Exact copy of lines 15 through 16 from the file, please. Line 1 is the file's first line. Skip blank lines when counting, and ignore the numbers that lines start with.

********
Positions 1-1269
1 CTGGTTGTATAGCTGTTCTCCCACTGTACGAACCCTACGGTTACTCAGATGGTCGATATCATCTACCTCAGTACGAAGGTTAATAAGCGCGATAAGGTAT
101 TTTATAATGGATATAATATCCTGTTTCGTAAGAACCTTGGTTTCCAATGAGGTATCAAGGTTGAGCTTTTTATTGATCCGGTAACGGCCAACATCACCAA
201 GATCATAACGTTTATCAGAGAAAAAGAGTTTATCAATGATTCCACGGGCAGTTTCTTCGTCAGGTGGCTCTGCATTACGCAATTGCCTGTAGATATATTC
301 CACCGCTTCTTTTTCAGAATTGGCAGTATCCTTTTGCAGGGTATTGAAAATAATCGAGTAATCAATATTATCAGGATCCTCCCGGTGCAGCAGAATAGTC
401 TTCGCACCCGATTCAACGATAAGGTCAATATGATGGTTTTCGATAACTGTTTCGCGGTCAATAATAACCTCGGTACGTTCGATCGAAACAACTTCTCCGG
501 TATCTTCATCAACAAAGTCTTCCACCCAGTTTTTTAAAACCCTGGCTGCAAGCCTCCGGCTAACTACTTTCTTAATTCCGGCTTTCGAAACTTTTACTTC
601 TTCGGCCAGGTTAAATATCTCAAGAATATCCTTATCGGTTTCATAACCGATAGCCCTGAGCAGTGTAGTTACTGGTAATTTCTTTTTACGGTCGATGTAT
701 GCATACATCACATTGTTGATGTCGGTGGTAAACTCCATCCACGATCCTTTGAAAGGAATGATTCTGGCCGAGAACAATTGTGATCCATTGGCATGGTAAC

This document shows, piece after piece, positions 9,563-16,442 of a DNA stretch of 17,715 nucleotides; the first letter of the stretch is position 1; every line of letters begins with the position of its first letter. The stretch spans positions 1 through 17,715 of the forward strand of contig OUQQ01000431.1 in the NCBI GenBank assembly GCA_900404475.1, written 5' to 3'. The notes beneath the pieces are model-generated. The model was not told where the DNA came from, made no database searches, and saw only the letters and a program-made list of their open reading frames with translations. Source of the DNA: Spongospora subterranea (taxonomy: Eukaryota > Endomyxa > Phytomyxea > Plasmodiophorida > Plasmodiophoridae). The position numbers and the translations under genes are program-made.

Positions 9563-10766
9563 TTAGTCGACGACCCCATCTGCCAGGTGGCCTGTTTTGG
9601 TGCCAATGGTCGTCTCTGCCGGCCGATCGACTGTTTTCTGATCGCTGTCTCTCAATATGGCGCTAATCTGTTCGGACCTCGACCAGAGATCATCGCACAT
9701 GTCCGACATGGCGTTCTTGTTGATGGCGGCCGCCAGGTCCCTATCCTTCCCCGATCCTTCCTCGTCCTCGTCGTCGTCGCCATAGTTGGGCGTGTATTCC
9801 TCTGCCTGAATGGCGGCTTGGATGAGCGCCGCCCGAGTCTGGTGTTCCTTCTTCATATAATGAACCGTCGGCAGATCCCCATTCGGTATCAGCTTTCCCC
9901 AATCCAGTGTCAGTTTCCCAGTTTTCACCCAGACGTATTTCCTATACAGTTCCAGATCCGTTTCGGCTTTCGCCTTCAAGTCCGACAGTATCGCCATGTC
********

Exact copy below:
9801 TCTGCCTGAATGGCGGCTTGGATGAGCGCCGCCCGAGTCTGGTGTTCCTTCTTCATATAATGAACCGTCGGCAGATCCCCATTCGGTATCAGCTTTCCCC
9901 AATCCAGTGTCAGTTTCCCAGTTTTCACCCAGACGTATTTCCTATACAGTTCCAGATCCGTTTCGGCTTTCGCCTTCAAGTCCGACAGTATCGCCATGTC